Professor Ofori-Acquah Awarded an NIH Multimillion Dollar Grant to Sequence the Whole Genome DNA of Children with Sickle Cell Disease in Ghana

Professor Fiifi Ofori-Acquah, Director of the West African Genetic Medicine Centre (WAGMC) and Dean of the School of Biomedical and Allied Health Sciences (SBAHS) at the College of Health Sciences, has been awarded a $3 million grant by the National Institutes of Health (NIH), USA, to sequence the whole genome DNA of children with sickle cell disease (SCD) in Ghana. The grant application was submitted through the University of Pittsburgh where he holds a joint appointment as Associate Professor of Medicine and Human Genetics.

The DNA sequencing studies will be performed on samples of participants enrolled in the Sickle Cell Disease Genomics of Africa (SickleGenAfrica) Network, an existing $5.4 million NIH project that his team has been working on from 2018. In addition to the DNA sequencing, the new grant will fund other studies including genotyping of two polymorphic DNA repeat sequences in the promoter of the heme oxygenase-1 gene in a project entitled, “Therapeutics Targets of Acute Chest Syndrome”. The work in Ghana will be performed in collaboration with a team of SickleGenAfrica investigators including Dr. Yvonne Dei-Adomakoh, Director of the Ghana Institute of Clinical Genetics, and Head of the Department of Haematology, Prof. Edeghonghon Olayemi and Dr. Amma Benneh-Akwasi Kuma both of the Department of Haematology, Dr. Cathy Segbefia, Department of Child Health, Dr. Vivian Paintsil, Komfo Anokye Teaching Hospital and Dr. Ryan Minster, University of Pittsburgh, who will perform the bioinformatics analyses.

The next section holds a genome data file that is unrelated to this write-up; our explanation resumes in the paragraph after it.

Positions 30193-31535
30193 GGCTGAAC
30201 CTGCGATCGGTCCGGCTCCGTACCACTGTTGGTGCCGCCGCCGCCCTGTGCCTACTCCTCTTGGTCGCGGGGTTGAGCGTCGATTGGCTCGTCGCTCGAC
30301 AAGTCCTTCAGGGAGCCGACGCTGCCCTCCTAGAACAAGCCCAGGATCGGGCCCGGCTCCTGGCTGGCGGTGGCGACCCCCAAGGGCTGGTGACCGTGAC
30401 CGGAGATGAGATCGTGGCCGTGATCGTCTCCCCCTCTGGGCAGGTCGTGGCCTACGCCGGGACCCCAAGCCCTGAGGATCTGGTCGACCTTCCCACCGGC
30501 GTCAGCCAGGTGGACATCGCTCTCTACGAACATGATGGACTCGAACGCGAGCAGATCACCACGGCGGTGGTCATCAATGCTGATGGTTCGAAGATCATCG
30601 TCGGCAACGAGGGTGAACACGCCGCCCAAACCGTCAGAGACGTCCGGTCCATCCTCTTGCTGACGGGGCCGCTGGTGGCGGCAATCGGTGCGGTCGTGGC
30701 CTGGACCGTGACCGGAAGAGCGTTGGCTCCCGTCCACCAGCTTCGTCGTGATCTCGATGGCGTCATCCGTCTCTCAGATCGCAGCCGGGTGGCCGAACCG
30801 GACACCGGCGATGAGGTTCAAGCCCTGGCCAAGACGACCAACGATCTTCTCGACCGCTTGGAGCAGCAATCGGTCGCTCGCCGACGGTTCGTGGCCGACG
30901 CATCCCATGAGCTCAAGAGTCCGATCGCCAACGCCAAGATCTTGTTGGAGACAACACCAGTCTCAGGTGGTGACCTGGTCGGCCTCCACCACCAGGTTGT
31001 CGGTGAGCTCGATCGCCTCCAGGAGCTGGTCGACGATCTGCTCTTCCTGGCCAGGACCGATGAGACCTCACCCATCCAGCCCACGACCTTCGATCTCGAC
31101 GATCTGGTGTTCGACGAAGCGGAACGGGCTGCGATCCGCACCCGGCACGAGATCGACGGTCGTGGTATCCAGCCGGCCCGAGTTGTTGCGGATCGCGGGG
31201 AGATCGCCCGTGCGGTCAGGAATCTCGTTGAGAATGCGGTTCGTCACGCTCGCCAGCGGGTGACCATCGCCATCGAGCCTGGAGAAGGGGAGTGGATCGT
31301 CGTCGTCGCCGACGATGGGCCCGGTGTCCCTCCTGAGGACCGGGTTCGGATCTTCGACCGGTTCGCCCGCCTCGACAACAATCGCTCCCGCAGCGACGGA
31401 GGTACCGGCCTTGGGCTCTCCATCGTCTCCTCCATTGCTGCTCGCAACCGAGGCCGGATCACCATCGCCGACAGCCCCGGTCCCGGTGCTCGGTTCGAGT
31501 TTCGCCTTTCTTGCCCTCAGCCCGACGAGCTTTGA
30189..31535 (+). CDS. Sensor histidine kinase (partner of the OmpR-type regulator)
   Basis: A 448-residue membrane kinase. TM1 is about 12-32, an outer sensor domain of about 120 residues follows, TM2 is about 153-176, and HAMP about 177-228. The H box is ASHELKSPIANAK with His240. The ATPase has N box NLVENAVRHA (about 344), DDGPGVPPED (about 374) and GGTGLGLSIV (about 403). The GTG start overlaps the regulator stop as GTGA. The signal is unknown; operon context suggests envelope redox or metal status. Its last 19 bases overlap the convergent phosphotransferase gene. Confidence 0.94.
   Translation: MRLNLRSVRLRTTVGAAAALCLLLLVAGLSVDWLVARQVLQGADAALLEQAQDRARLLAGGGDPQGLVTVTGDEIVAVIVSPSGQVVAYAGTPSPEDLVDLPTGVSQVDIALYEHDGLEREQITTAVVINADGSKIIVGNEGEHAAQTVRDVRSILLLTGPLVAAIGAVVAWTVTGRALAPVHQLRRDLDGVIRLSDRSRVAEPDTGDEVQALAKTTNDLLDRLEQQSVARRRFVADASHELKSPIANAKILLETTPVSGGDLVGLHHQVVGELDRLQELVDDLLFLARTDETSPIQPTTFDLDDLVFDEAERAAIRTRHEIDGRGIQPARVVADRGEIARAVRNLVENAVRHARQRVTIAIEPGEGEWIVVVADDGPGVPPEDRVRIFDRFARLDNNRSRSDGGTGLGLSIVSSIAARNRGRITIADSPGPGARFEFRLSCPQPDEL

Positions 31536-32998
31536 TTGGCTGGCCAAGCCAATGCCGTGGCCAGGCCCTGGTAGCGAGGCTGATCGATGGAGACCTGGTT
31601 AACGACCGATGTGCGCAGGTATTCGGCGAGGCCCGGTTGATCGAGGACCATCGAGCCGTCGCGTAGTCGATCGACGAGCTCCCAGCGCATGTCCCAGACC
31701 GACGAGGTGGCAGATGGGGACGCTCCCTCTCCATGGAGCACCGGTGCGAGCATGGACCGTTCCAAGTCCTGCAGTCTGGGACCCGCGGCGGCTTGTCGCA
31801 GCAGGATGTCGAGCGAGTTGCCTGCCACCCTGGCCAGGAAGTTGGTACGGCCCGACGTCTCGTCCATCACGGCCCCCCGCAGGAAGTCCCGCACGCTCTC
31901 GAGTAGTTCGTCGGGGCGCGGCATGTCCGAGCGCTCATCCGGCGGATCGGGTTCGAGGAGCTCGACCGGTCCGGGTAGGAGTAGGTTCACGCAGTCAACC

Professor Ofori-Acquah who holds a PhD in Molecular Genetics from the University of London is a globally renowned researcher in SCD and the Lead Investigator of the SickleGenAfrica Network. He explained that the new NIH grant will pay for sequencing of the first 500 cases of a target of 1,000 Ghanaian children with severe genetic disorders including SCD and childhood cancers as part of a bigger initiative called the Ghanaian Genome (GhGenome) Project to be launched later this year by WAGMC with Osagyefo Amoatia Ofori Panin, Okyenhene as the Patron.

The goal of GhGenome is to build genetics health capacity in Ghana to ultimately provide access to all aspects of genetic medicine in the country. WAGMC launched the first-of-a-kind MSc Genetic Counselling programme in Sub-Saharan Africa in the current academic year as part of the genome project. Other planned activities of GhGenome include a nationwide Public Lecture Series on the Ghanaian Genome to be given by Prof. Ofori-Acquah and free genetic health screening for sickle cell conditions, breast and prostate cancers and developmental delays in collaboration with several academic partners and traditional leaders across the country.

Congratulations to Prof. Ofori-Acquah and his team for securing a new multimillion dollar grant, which his team will leverage, through whole genome DNA sequencing of 1,000 Ghanaians to add our unique Ghanaian genomic heritage to the human genome atlas.